How immigrants are redefining 'American' in Southern California

How citizenship is defined around the world

Illustration by Maphobbyist/Wikimedia Commons (Creative Commons)


A map illustrating nations that recognize jus soli citizenship, otherwise known as birthright citizenship (dark blue), and those that don't (gray).


As immigration-restriction advocates campaign to deny U.S. citizenship to the children of undocumented immigrants, it's worth taking a look at how other nations handle citizenship at birth.

The United States is one of a long list of countries that recognize jus soli (Latin for "right of the soil") citizenship, most comonly known as birthright citizenship. And there is an even longer list of nations that don't.

The vast majority of nations in the Americas recognize jus soli, including Canada, Mexico (which recognizes nationality at birth) and most of Central and South America. Outside of the Americas, however, straightforward jus soli policies are rare. The norm in Europe, Asia and in much of Africa and elsewhere is some form of jus sanguinis (Latin for "right of blood") citizenship, typically granted to children born to a national of that country.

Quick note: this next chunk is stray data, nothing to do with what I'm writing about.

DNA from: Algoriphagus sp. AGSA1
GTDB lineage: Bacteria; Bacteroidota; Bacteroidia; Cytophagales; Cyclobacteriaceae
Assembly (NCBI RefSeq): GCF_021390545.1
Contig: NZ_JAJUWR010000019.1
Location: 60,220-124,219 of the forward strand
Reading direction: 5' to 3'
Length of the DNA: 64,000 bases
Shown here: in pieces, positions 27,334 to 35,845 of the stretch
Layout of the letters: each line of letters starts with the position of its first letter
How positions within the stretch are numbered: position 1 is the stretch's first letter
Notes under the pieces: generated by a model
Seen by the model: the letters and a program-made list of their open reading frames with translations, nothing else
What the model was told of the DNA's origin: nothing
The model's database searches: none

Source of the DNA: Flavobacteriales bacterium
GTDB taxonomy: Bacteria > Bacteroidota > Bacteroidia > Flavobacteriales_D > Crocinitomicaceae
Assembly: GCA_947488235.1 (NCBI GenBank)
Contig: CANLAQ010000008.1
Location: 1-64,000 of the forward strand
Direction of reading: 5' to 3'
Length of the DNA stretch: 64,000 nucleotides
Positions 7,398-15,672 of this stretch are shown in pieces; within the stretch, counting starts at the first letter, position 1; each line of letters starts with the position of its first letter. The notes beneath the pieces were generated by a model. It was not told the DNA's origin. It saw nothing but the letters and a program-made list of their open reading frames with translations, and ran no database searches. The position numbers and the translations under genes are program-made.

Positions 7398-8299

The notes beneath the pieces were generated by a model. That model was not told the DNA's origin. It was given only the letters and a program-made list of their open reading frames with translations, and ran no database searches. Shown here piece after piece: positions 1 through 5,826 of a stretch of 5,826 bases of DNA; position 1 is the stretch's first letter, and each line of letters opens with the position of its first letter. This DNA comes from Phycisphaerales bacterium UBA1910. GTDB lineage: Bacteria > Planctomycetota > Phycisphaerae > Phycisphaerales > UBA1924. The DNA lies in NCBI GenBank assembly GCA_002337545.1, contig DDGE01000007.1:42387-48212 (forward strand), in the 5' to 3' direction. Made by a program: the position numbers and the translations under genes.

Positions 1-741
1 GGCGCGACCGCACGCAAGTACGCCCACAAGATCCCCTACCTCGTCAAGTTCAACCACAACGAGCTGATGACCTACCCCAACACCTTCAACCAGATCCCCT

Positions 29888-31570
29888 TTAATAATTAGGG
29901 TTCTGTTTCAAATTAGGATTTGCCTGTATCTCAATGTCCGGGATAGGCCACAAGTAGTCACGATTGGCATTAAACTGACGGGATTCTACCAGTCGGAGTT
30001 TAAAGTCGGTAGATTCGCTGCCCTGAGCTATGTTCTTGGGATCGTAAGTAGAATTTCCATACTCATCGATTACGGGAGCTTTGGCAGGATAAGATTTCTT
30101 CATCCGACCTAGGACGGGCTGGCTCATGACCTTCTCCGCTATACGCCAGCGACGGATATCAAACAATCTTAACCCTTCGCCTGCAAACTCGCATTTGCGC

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Why the birthright citizenship battle is heating up now

Photo by Chuck Coker/Flickr (Creative Commons)


There was a time when even in immigration restriction circles, talk of doing away with automatic U.S. citizenship for the children of undocumented immigrants was an argument that didn’t make it far beyond the fringes. So why is it now that this proposition has made it to the center of the immigration debate?

The timing of multiple new bills aimed at ending birthright citizenship isn't an accident. Two years ago, a House bill that proposed amending the Immigration and Naturalization act to limit citizenship at birth was introduced by Rep. Elton Gallegy, a Simi Valley Republican who now leads the House immigration subcommittee. The bill died quietly, attracting only one co-sponsor.